In the case that "interpolation order" is set to 2, the shadow function is chosen in such a way that it has a continuous derivative. At the same time it loses its ability to shadow points behind the from-point in the connections, and we have to introduce a second-level shadowing function for the second-level connections to make the weight function zero for more distant points. If "interpolation order" is set to 3, the shadow function has a second-order continuous derivative; the first-level, second-level, and third-level connections are used.

If there are two control points in the same position, and the function values are different, it is difficult to find interpolation functions that pass through the function values of both the points. If two control points instead are very close to each other, we might obtain very strong gradients. For the "ObtuseAngle" method we might specify that such points are not connected, and then the algorithm will do an averaging action in the neighborhood of the two close points. The "smoothing distance" option specifies a maximum distance for when we should consider two points to be close, and when the algorithm thus should consider them as unconnected.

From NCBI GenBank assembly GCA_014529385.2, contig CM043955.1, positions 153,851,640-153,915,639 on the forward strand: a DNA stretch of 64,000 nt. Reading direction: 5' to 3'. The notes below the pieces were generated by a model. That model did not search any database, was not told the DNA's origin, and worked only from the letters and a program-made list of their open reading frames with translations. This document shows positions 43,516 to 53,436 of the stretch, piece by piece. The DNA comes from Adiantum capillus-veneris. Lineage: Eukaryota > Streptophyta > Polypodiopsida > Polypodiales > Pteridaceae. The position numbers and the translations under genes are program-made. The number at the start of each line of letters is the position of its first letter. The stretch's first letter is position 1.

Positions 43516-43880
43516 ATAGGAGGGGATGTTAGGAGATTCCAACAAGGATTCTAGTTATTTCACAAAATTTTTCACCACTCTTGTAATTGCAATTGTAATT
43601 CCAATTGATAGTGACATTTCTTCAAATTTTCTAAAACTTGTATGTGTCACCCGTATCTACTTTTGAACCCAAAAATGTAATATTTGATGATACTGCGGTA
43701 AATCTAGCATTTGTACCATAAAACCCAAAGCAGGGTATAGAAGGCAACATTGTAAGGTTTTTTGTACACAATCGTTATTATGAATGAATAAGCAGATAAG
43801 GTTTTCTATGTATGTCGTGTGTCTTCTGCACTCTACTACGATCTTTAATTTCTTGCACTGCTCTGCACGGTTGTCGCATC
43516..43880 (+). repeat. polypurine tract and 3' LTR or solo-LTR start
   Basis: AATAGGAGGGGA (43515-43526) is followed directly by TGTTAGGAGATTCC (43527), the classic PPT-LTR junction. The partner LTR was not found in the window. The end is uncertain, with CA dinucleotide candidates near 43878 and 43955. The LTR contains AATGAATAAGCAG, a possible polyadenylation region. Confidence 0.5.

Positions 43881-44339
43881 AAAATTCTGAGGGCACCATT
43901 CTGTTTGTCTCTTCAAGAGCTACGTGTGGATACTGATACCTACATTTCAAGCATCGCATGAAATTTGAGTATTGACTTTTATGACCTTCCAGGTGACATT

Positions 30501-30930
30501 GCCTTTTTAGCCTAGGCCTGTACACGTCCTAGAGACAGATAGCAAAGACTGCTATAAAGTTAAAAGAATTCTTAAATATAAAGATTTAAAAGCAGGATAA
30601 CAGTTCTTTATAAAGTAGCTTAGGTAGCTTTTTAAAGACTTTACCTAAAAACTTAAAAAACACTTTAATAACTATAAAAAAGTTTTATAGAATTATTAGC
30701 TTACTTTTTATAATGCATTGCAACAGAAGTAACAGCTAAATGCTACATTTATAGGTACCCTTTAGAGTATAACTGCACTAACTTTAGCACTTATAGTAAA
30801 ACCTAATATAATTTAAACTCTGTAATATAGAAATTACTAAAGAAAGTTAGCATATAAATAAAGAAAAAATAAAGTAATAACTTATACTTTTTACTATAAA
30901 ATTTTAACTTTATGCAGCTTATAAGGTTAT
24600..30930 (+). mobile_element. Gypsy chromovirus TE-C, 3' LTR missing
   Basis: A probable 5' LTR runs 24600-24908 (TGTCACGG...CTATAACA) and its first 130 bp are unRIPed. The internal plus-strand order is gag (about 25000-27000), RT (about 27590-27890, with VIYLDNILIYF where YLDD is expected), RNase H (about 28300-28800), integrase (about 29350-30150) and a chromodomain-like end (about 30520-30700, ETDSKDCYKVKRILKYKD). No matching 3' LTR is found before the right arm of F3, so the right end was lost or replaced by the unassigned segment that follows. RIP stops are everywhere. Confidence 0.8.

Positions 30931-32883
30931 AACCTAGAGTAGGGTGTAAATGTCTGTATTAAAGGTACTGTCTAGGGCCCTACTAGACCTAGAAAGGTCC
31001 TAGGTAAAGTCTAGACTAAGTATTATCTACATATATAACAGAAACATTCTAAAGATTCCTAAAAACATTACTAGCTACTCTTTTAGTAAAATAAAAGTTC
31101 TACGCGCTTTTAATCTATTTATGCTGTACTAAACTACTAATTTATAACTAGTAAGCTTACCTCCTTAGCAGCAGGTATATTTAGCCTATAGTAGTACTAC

As long as the setting "cutoff radius" is large and "smoothing distance" is zero, the ObtuseAngle interpolation method is scale-independent and does not need any scale parameter.

The zeroth-order interpolated function is piecewise constant; it is essentially the average of surrounding neighbor points.

The first-order interpolated function is continuous, but does not have a continuous derivative. The interpolation coefficients are always positive or strictly zero, so the interpolation always gives very "conservative" results, never beyond the control point values.